Similarly, where manufacturers have buy-back options, lenders will naturally want to restrict the opportunity for manufacturers to exercise their rights under the PA selectively by choosing only the most valuable aircraft positions.

Purchaser insolvency

One major concern for lenders and manufacturers in PDP financings is the possible insolvency of the purchaser. The insolvency of the purchaser in a PDP scenario will have the effect of triggering the manufacturer's entitlement to terminate the PA and will, in turn, entitle the lender to accelerate its loan and enforce its security.

Manufacturers will be concerned that, if a lender ultimately purchases the aircraft under the PAA following the insolvency of a purchaser, that an insolvency practitioner (such as a liquidator, receiver, examiner or administrator) appointed to the purchaser may make a claim, sometimes known as "claw-back", against the manufacturer for the amount of the PDPs paid over on the basis that these amount to a fraudulent preference or disposition, or because of some defect in the underlying contractual position.

As a result, manufacturers commonly seek to protect themselves against such claims by means of an indemnity from lenders. Naturally, this is something that lenders resist, as it creates potential financial exposure for them, and this point is a further key area of negotiation.

As a precautionary measure to reduce the risks involved with purchaser insolvency, lenders frequently seek to ensure, when structuring a transaction, that the purchaser is a bankruptcy-remote special purpose vehicle (an SPV). The PDP financing will be provided on a limited recourse and non-petition basis to the newly-incorporated SPV. The SPV will also enter into certain covenants, for example, not to conduct any other business, save for the PDP financing.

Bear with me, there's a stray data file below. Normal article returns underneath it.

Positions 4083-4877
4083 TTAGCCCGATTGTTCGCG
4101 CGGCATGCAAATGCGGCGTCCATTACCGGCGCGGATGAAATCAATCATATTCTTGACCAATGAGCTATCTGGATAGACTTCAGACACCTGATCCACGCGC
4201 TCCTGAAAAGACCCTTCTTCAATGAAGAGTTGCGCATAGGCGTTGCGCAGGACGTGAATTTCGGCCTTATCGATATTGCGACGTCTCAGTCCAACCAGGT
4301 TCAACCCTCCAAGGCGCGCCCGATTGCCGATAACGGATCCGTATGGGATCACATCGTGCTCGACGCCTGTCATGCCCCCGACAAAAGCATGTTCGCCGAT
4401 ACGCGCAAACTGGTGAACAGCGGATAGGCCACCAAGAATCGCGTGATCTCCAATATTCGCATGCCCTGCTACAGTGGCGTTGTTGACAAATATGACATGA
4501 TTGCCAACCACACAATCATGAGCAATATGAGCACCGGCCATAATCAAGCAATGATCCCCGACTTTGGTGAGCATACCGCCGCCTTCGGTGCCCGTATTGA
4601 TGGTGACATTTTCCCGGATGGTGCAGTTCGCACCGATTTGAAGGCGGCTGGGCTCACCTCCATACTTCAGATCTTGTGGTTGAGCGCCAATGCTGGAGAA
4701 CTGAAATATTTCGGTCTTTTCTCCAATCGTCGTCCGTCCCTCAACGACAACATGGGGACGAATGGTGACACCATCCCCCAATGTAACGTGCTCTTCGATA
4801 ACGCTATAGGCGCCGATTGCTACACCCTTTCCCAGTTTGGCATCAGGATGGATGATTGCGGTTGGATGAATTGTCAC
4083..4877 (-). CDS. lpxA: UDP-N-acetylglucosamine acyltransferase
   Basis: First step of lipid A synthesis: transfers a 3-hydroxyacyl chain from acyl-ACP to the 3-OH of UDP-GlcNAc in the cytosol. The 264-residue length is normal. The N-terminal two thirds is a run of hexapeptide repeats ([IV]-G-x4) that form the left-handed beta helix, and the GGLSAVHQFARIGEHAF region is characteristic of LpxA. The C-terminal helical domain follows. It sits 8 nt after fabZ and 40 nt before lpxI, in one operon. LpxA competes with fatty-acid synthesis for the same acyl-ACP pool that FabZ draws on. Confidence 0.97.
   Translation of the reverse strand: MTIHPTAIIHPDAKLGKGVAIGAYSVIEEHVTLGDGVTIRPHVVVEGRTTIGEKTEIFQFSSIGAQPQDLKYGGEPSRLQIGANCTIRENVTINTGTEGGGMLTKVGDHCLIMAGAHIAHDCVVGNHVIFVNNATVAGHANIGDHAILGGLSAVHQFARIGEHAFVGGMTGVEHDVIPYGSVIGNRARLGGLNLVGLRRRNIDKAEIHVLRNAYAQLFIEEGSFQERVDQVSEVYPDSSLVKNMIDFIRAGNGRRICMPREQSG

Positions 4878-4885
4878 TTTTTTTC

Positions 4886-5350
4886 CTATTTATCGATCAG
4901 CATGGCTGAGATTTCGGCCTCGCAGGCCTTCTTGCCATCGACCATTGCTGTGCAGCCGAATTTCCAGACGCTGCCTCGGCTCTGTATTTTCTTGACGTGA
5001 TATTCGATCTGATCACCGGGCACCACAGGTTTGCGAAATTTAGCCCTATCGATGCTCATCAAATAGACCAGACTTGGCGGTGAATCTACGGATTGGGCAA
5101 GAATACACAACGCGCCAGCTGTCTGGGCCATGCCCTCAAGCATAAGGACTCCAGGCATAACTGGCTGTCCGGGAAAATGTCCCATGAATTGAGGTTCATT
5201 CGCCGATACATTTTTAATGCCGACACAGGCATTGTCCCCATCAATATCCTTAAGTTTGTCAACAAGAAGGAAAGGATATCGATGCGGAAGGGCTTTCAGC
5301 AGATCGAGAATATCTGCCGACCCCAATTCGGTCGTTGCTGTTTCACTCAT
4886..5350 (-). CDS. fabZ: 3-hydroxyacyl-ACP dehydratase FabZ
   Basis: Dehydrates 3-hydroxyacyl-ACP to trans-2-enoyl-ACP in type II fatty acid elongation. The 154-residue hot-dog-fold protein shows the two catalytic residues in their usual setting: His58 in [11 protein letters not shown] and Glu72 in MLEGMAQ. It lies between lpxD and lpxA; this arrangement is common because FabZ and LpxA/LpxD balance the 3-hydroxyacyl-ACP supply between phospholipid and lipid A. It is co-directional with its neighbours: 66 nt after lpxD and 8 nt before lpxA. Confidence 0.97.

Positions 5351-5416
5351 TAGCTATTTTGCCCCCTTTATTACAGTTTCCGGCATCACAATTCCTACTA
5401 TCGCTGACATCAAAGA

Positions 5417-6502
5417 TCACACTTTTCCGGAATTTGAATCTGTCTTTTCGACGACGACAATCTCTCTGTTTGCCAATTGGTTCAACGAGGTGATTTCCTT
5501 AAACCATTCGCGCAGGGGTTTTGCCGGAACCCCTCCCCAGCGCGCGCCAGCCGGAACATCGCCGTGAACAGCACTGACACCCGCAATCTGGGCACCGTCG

PDP financing is a popular option in aircraft acquisition transactions. However, there are a number of key factors involved in the negotiation of the PDP financing arrangement from the perspective of each of the parties involved. In this regard, there is a balance to be struck between (i) the lender's exposure and the ease with which it can exercise its security in a default situation; (ii) the purchaser's ability to manage its assets, and to negotiate freely with the manufacturer; and (iii) the manufacturer's ability to retain payments for work done, and the comfort that such payments will not be subject to claw-back, as well as visibility as to the identity of the ultimate purchaser of its aircraft. The allocation of risks in each transaction is a matter of commercial negotiation, and is dependent upon the bargaining power of the particular parties involved. It is clear that best practice in PDP financings is for the allocation of commercial risk between the parties to be clearly mapped out at the outset, and for sound legal advice to be taken on the particular jurisdictional risks involved.

This article appeared in Aviation Finance,

The content of this article is intended to provide a general guide to the subject matter. Specialist advice should be sought about your specific circumstances.